A Lot or a Little?
What you will—and won't—find in this movie.
Intended to entertain rather than educate, but there are references to preserving the environment and teamwork.
Leaders put their people's needs ahead of personal gain or glory. Good leaders also know the importance of serving their constituents. People need to be careful to put profit ahead of environmental protection. Teamwork is a theme.
Positive Role Models
Norm is sweet and brave, as well as silly and clumsy. He tries hard to improve as a leader. Olympia is clever and supportive. Norm's son is encouraging and dedicated to his father.
Violence & Scariness
A few different chases/pursuits, and the cops surround and arrest Norm. Lots of comedic pratfalls. Aggressive hockey playing.
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Some potty language and humor -- mostly regarding farts and snores. A couple of uses of "butt," "nerd."
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Parents Need to Know
Parents need to know that Norm of the North: Keys to the Kingdom is the sequel to 2016's talking polar bear comedy Norm of the North. This time around, Norm, newly crowned king of the Arctic, is invited back to New York City to receive the key to the city -- only to be caught up in a mistaken-identity crime. Expect a tad of insult language ("nerd," "butt"), some potty humor (i.e., plenty of fart jokes), and a dash of violence (pratfalls, a police chase, etc.), but this is mostly a harmless sequel about the value of teamwork and becoming a good leader. To stay in the loop on more movies like this, you can sign up for weekly Family Movie Night emails.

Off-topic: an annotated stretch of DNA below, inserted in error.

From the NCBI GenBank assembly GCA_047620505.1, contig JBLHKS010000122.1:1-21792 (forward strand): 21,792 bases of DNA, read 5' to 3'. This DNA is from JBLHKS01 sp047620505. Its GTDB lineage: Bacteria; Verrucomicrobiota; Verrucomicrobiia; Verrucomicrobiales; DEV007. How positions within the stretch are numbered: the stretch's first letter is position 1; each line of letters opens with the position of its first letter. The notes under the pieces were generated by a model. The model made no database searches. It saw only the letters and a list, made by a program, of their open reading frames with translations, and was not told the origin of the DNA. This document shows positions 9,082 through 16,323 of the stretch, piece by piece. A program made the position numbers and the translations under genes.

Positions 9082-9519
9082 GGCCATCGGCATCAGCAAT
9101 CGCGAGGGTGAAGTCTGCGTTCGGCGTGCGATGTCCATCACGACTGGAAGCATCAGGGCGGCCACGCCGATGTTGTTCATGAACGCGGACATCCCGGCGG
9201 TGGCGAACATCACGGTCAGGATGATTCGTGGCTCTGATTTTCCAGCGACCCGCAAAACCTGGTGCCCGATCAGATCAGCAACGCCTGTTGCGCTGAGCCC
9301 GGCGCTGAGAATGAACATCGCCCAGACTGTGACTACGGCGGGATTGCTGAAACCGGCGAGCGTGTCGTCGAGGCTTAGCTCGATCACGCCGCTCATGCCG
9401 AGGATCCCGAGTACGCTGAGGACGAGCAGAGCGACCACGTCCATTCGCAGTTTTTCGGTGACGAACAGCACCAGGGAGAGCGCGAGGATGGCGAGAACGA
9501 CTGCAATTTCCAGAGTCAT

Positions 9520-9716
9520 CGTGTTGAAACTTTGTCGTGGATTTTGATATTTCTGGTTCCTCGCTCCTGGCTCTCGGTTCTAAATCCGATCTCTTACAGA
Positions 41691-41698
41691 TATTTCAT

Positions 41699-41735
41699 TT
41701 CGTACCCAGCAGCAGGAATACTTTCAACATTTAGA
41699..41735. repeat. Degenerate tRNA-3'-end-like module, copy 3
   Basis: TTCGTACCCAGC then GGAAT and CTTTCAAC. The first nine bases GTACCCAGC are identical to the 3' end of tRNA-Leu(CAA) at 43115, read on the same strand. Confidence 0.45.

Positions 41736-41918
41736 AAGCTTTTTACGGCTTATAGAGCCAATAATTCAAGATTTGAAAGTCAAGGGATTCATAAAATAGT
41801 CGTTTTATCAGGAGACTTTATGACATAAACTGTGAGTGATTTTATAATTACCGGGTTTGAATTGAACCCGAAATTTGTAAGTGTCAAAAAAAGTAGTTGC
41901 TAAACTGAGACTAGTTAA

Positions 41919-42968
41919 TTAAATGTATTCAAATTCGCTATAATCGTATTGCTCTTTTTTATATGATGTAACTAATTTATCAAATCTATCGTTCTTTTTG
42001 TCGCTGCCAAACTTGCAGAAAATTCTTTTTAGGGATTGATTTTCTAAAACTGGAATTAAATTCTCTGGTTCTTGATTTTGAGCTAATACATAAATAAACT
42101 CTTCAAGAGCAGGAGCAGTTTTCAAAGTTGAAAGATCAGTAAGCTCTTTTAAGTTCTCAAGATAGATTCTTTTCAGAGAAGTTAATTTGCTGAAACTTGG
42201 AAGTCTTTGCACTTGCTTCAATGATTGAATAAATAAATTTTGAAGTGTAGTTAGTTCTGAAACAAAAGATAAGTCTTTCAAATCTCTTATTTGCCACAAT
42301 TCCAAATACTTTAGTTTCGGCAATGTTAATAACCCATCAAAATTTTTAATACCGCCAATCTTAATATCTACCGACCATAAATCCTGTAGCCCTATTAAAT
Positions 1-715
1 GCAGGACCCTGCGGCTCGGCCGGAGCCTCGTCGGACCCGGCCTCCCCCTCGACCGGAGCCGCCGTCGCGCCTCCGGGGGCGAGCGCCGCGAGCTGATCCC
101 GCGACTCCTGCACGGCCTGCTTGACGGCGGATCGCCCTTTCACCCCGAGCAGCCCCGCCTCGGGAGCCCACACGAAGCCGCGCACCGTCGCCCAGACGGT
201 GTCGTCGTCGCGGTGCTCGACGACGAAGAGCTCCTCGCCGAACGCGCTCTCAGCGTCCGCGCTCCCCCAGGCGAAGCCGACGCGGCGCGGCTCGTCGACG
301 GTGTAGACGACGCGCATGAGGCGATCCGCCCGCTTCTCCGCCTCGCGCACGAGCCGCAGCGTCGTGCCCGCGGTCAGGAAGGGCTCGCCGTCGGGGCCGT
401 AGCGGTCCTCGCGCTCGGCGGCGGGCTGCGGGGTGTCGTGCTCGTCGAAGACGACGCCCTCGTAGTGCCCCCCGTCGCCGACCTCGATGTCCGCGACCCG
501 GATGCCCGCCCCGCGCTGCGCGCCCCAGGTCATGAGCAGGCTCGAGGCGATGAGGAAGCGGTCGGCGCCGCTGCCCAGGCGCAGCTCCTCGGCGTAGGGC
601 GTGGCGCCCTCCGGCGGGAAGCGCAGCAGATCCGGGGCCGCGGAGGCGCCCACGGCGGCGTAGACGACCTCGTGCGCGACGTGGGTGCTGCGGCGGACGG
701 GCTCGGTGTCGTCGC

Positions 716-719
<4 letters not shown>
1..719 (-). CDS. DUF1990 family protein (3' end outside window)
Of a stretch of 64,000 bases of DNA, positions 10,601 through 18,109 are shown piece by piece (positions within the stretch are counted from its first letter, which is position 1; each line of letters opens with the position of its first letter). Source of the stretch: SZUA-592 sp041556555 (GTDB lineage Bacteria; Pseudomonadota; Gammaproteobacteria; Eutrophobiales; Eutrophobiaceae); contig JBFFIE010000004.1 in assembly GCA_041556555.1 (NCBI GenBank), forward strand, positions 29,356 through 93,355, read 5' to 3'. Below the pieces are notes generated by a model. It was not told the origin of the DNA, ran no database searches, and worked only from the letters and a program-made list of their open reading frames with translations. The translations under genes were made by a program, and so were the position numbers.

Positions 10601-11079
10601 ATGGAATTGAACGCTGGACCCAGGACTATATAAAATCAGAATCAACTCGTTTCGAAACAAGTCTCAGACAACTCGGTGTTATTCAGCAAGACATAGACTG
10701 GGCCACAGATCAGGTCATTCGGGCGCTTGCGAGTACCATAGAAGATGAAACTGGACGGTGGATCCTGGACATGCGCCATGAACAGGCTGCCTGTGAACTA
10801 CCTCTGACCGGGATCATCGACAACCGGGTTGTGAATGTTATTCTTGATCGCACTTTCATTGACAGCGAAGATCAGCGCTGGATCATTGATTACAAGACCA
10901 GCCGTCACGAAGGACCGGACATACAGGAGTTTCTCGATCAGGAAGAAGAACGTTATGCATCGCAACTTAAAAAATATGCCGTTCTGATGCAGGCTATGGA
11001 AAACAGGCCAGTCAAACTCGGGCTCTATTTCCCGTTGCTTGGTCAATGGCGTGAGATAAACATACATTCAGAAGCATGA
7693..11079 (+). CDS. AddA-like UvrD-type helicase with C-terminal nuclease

Is It Any Good?
Considering that the original was only passable, it's no wonder this sequel is even less appealing; it's likely to delight only very young moviegoers more excited about the experience than the movie. It's not literally the worst animated family movie ever made (there's always something worse, like Alpha and Omega 2), but it's definitely forgettable. It almost feels like two disconnected storylines from an episodic TV show: "Norm and friends have to solve the mystery of who's robbing banks while disguised as bears" and "Norm and pals have to save their Arctic home from an unethical corporation."
The animation is amateurish, and at times the voice performances don't perfectly match up with their characters' lip and facial movements. That's not to say that young, polar bear-loving kids who enjoyed the first movie won't also like this unnecessary installment. But adults, parents, and older kids won't find Norm of the North: Keys to the Kingdom a satisfying watch. It simply doesn't stack up against all the competition for quality children's and family entertainment.
Did we miss something on diversity?
Research shows a connection between kids' healthy self-esteem and positive portrayals in media. That's why we've added a new "Diverse Representations" section to our reviews that will be rolling out on an ongoing basis. You can help us help kids by suggesting a diversity update.